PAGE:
Deletion of inactive accounts

Shared device mode removes any accounts that haven't been signed into for more than 30 days.

Guest accounts

Devices in shared device mode only allow accounts that are joined to a domain. If you need guest accounts on a device, you can file a change request to request them to be enabled.

Microsoft 365 Apps for enterprise

Microsoft 365 Apps for enterprise typically allows a given user to install those apps on only five devices at the same time. In shared device mode, the apps don't count against the limit, so they can use them while roaming between devices. Deployment and updates of Microsoft 365 Apps for enterprise work as usual.

Device profiles

In shared device mode, you can have only one device profile on a given device. Also, the Power user device profile isn't currently supported in shared device mode.

Apps and policies assigned to users

On shared devices, you should assign any apps or policies that you're managing yourself to device groups, not user groups. Assigning to device groups ensures that each user has a more consistent experience. The exception is Company Portal.

Limitations of shared device mode

Windows Hello

Windows Hello uses smart card emulation to securely cache user PINs, minimizing the number of times users have to authenticate. However, Windows only allows 10 smart cards at a time on a given device. When an 11th user signs in for the first time, one of the existing accounts will lose their smart card. They'll be able to sign in, but their PIN won't be cached.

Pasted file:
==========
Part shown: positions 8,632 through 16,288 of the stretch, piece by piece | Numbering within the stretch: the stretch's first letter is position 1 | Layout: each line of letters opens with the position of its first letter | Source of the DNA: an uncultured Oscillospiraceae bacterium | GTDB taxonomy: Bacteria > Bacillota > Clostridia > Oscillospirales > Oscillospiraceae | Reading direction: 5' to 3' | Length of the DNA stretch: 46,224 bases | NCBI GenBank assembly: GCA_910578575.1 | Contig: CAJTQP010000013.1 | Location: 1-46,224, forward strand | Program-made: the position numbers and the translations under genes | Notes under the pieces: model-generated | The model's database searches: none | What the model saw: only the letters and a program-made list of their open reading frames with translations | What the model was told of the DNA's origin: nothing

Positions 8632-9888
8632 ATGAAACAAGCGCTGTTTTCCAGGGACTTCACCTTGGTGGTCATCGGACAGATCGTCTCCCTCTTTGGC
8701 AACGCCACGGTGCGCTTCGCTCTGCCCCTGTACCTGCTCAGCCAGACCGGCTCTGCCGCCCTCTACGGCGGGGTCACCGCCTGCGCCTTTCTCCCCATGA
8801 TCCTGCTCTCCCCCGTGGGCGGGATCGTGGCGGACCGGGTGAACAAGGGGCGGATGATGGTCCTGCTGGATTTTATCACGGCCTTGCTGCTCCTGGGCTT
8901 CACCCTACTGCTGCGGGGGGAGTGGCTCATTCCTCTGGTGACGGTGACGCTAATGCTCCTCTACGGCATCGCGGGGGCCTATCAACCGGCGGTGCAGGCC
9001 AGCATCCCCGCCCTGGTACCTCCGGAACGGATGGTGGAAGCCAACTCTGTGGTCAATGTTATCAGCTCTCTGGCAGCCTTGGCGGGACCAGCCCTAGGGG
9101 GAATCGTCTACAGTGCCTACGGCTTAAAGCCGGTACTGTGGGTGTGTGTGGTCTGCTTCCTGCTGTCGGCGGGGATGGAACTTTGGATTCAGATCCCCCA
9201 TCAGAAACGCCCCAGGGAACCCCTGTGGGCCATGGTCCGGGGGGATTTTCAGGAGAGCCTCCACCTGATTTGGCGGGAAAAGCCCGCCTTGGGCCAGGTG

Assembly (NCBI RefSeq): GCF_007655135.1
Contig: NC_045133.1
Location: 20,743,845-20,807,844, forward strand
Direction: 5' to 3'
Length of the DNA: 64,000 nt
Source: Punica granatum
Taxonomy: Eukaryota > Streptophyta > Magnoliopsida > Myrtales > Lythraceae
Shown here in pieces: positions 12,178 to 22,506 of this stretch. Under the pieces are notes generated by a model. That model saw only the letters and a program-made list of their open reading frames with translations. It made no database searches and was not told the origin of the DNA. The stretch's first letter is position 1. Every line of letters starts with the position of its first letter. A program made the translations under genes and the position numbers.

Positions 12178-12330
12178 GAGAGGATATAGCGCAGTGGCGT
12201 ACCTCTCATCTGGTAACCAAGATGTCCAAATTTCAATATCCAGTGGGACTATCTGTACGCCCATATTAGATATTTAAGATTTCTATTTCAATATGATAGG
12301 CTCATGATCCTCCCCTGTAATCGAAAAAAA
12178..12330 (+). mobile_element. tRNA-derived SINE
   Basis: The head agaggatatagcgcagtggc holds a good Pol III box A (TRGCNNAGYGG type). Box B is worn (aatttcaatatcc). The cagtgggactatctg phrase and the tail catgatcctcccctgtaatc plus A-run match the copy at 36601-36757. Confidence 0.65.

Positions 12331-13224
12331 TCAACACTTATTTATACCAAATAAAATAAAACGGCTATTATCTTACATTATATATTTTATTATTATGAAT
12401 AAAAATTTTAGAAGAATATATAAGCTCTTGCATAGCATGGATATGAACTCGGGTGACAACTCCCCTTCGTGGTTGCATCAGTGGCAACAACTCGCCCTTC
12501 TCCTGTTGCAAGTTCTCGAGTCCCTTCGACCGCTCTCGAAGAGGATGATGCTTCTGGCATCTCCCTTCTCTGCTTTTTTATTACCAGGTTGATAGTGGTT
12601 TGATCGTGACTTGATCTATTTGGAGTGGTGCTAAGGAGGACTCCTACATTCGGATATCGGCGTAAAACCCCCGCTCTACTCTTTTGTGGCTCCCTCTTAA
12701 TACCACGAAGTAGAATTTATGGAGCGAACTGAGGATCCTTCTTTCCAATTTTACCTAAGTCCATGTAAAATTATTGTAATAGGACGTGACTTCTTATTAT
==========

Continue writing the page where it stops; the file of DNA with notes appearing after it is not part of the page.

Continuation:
Universal print

When Universal print installs a printer for a single user on a shared device that printer becomes available to all users of that device. There's no way to isolate printers between users on shared devices.

Deploying apps with Company Portal

Some apps probably don't need to be present on all devices, so you might prefer that users only install those apps when they need them from Company Portal.

Microsoft Managed Desktop disables Company Portal by default for devices in shared device mode. If you want the Company Portal enabled, you can file a change request. However, you should be aware of some limitations in this feature:

  • To make an app available to users in Company Portal, assign a user group to that app in Intune and then add each user to that user group.
  • To uninstall an app that a user installed through Company Portal, you must uninstall the app from all users on that device.


Company Portal doesn't support applications assigned to device groups as available.

Redeployment of Microsoft 365 Apps for Enterprise

If Microsoft 365 Apps must be redeployed, users must contact their local support staff to request an agent elevate and reinstall Microsoft 365 Apps for enterprise on that device.

Microsoft Teams

When a user starts Teams for the first time, they'll be prompted to update the app before they can use it. Once they allow the update, Teams will keep itself updated in the background.